Advanced technology has altered how we drive, and the UK driving test soon may be altered as a result. The Driver and Vehicle Standards Agency, which oversees the test, has announced the biggest possible changes in 20 years. For learners, this could mean real differences in what they need to know in order to pass the test.
The new practical exam may eliminate some well-known manoeuvres while including other challenges that are suited to today’s technological world. The ‘turn-in-road’ or ‘three-point-turn’ manoeuvre is expected to be removed from the road test. In addition, the DVSA proposes to delete the ‘reverse around a corner’ manoeuvre. To replace them, examiners may require the learner to reverse out of a parking bay or pull up on the left or right before rejoining traffic.
While the length of the practical exam will remain 40 minutes, the examiners will lengthen the independent driving portion from 10 minutes to 20 minutes. Since it was introduced in 2010, the independent portion of the test has challenged drivers with a paper diagram to follow. They are expected to handle road issues even as they handle navigational skills. With the proposed changes, technology will replace paper. Drivers will be expected to use a satellite navigation aid to perform the same task.
Another change, according to DVSA officials, is that the examiner will test more skills while in motion. For instance, a student driver could be asked to stop sat-nav, perform a parking manoeuvre, and then resume sat-nat. This has not been common practice when utilizing the paper diagram. Examiners will also change the timing of safety questions. Instead of asking them at the beginning of the exam, the questions will be asked when the car is in motion.
The addition of satellite navigation is in direct response to conclusive research on the distractions posed by this popular dashboard device. Many drivers report that the system’s perceived nagging can lead to extreme frustration, altering their attention to safety concerns. Fleet News has reported that one-seventh of all drivers admit to having swerved or slammed on their brakes in reaction to their SAT Nav’s voice. Brake, a national charity focused on safety issues, performed the study.
Drivers who are listening to sat-nav actually tend to go faster and to be less observant, says Brake’s deputy chief executive Julie Townsend. Drivers also tend to cede too much power to the machine. As Townsend suggests, the system can’t make all the decisions. That’s the driver’s responsibility.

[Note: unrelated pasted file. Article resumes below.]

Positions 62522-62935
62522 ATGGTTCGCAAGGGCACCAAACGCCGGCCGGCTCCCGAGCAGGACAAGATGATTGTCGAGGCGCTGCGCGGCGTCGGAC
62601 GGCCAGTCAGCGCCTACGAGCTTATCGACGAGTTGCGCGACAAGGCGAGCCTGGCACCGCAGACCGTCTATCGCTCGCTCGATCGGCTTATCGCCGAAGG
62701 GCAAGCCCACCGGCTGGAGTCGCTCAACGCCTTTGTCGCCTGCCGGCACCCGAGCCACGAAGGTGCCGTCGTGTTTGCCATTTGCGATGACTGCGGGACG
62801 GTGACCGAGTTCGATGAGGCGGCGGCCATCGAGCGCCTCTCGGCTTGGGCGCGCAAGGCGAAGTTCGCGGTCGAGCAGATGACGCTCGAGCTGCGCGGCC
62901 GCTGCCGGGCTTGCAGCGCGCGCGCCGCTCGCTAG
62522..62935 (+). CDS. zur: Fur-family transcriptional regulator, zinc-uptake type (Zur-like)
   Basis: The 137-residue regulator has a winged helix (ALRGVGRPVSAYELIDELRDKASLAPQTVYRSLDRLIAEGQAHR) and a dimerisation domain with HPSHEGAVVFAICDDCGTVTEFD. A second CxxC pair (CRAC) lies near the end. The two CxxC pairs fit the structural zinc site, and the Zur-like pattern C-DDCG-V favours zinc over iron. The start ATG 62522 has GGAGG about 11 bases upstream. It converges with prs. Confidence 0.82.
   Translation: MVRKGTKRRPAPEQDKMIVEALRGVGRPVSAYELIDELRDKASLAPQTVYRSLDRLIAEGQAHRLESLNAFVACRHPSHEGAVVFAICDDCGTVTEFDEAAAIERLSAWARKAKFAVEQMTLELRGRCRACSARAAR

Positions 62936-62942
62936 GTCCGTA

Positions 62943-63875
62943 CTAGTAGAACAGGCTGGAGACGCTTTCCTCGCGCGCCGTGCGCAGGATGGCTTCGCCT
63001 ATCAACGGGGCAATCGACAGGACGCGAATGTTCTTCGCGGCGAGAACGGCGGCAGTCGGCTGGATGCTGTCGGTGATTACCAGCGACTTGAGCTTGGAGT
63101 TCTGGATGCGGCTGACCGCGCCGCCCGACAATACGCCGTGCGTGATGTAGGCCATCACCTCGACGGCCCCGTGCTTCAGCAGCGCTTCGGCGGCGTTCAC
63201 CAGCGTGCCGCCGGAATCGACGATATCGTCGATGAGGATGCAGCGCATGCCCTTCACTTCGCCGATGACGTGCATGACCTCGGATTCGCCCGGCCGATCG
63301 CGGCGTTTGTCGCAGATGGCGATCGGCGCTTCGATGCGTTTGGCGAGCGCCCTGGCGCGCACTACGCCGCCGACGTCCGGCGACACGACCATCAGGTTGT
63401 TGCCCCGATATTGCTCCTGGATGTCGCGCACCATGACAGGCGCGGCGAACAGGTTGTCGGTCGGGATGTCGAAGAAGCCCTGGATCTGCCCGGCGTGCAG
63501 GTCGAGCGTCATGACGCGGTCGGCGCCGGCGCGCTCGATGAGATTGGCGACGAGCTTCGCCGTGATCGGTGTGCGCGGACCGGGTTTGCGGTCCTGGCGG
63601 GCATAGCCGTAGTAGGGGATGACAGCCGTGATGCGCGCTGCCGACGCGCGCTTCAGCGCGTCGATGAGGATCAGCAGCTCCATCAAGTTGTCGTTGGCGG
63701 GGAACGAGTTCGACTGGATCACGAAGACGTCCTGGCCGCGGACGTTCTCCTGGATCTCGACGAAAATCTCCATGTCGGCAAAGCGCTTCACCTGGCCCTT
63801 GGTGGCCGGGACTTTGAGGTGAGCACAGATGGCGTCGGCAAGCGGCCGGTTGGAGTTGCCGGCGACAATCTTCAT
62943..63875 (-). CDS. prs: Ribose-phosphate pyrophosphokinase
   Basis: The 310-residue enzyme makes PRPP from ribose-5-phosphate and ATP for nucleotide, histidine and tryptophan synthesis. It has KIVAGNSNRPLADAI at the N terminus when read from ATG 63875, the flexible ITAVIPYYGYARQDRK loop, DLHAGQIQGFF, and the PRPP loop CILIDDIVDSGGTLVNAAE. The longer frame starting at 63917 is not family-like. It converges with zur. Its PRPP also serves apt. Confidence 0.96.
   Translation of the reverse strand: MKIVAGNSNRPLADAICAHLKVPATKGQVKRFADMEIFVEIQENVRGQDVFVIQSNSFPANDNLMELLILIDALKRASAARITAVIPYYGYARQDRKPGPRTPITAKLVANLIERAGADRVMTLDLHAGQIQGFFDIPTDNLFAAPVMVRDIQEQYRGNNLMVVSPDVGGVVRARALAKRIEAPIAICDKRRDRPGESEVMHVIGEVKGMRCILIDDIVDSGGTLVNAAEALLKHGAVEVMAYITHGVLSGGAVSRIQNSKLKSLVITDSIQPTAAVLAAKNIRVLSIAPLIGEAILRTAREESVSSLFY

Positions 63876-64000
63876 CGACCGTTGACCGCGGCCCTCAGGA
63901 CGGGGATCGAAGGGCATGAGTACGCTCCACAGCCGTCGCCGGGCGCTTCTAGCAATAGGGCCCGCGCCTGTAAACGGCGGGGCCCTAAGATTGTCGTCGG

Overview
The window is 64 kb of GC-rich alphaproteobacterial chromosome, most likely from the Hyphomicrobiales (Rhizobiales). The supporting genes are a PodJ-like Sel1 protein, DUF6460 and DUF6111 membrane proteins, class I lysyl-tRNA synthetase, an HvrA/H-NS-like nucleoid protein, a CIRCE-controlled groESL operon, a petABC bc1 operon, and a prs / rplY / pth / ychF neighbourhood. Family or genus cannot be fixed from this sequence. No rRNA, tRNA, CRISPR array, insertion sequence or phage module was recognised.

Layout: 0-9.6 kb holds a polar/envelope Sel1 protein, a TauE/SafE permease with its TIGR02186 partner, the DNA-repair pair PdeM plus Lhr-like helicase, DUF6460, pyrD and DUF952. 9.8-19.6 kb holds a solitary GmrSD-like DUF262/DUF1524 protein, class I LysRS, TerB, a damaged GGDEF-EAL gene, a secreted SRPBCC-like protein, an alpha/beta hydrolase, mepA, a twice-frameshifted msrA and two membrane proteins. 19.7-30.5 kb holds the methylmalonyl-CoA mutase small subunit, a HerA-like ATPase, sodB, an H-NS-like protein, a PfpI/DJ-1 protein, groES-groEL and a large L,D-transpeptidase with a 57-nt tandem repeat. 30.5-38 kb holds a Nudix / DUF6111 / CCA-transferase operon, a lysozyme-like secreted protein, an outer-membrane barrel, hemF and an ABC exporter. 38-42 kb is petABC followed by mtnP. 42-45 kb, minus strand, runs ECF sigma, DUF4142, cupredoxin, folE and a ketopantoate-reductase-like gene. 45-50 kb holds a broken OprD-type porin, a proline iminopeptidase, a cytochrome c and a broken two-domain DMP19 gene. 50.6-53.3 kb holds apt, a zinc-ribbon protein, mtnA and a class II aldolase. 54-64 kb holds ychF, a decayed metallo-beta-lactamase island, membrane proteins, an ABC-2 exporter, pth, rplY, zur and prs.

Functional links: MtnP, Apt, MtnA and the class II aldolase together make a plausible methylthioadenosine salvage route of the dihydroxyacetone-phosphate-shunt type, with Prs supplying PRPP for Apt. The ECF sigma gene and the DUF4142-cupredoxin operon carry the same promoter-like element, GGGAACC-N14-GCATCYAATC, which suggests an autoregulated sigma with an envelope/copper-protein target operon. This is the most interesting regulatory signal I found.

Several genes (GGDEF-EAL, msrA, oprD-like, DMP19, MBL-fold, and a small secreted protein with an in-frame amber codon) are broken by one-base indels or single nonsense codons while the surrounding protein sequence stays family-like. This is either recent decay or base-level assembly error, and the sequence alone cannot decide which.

The proposal has been met with some scepticism by the Automobile Association and the Royal Automobile Club Foundation. Both groups expressed concerns over the application of satellite navigation. One stumbling block, say the critics, will be the fact that not everyone has a satellite navigation aid. The DVSA will need to iron out this detail as it makes its plans. Fortunately for our students, our driving school can provide sat-nav for practice sessions.
Edmund King, AA president, suggests that a three-point turn is still an important challenge, even for those who use navigational aids. Stephen Glaister, director of RAC Foundation which studies transportation issues, agrees. He stated that the three-point turn and related manoeuvres are still essentials of good driving.
Although the final say belongs to the DVSA, the agency has indicated that the public’s reaction will be considered. For this reason, the new test won’t be required immediately. Recently, it was tested by about 1,000 learner drivers. Twenty testing centres offered the revised practical exam on specified days. The DVSA will analyse the results after surveying examiners and asking learners for feedback.
The date of implementation is still unknown, but our driving school is preparing actively for the changes. It is clear that more emphasis than ever before will be placed on how a student driver performs during the road test. This makes it vital that our instructors hold our students to these tougher standards.
Even as the DVSA seeks to keep up with the times, automated technologies are introducing new challenges that may once again change how drivers are tested. In the meantime, the nation’s roads are expected to be crowded with one-fifth more drivers in the next ten years and one-third more in 20 years. Learning to drive well has never been more important.